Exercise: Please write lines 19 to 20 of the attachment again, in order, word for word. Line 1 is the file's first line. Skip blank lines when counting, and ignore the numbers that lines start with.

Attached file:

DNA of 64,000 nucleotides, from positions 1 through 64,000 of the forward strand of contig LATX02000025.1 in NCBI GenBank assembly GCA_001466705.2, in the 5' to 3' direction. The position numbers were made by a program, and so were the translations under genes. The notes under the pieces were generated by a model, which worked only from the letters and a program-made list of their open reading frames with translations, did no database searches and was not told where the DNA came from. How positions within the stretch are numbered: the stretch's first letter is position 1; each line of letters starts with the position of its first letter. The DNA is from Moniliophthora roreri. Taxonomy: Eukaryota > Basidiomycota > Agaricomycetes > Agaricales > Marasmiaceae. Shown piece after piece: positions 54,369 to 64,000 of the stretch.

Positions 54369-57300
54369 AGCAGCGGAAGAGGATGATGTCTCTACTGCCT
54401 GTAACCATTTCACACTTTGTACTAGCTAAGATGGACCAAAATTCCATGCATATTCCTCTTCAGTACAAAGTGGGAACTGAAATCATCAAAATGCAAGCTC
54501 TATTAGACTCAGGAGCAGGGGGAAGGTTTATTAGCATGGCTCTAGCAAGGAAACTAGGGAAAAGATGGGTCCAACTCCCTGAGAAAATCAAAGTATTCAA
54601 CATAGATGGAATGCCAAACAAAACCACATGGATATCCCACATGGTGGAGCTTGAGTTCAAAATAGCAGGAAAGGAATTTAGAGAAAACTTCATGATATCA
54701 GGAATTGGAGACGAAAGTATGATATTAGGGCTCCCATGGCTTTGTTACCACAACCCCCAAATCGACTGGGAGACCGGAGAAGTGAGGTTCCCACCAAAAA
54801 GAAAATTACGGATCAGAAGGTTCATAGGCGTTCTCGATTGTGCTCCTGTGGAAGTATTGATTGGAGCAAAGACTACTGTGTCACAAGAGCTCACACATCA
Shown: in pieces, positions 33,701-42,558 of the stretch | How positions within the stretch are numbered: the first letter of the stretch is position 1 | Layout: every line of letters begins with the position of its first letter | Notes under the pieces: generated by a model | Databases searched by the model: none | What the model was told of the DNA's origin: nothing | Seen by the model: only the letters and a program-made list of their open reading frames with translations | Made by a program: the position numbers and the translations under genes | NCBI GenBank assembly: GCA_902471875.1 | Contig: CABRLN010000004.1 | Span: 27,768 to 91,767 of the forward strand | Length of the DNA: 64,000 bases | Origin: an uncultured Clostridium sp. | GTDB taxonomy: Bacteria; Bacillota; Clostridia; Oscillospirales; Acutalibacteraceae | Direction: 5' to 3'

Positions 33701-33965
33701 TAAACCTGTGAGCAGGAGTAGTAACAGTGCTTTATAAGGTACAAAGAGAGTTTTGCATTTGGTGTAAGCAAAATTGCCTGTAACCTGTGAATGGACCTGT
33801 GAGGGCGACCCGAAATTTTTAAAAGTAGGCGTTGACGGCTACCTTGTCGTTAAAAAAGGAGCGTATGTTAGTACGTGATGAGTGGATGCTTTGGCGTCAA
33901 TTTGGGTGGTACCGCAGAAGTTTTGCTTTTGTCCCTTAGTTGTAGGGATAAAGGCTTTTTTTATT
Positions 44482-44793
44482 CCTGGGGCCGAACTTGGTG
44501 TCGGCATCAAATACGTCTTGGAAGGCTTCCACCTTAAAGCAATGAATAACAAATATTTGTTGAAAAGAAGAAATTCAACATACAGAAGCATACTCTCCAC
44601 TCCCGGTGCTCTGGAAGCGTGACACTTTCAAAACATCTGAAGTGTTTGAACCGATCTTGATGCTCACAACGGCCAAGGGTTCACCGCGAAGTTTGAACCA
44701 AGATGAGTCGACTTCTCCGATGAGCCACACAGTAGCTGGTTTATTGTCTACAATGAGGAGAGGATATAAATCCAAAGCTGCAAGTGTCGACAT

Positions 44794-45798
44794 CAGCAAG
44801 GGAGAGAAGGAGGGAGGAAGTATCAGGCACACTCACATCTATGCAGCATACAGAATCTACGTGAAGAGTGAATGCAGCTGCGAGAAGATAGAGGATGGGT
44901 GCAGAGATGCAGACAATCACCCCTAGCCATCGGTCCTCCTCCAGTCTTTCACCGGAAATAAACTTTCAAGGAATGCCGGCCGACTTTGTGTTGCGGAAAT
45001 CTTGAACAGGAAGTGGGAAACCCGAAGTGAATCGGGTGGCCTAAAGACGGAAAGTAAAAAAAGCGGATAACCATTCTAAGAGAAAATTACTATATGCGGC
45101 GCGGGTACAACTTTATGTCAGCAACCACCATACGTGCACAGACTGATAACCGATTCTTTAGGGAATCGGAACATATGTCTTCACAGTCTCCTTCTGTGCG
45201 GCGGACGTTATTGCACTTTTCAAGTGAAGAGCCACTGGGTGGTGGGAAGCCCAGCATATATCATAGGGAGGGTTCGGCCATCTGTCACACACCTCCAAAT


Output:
Positions 44794-45798
44794 CAGCAAG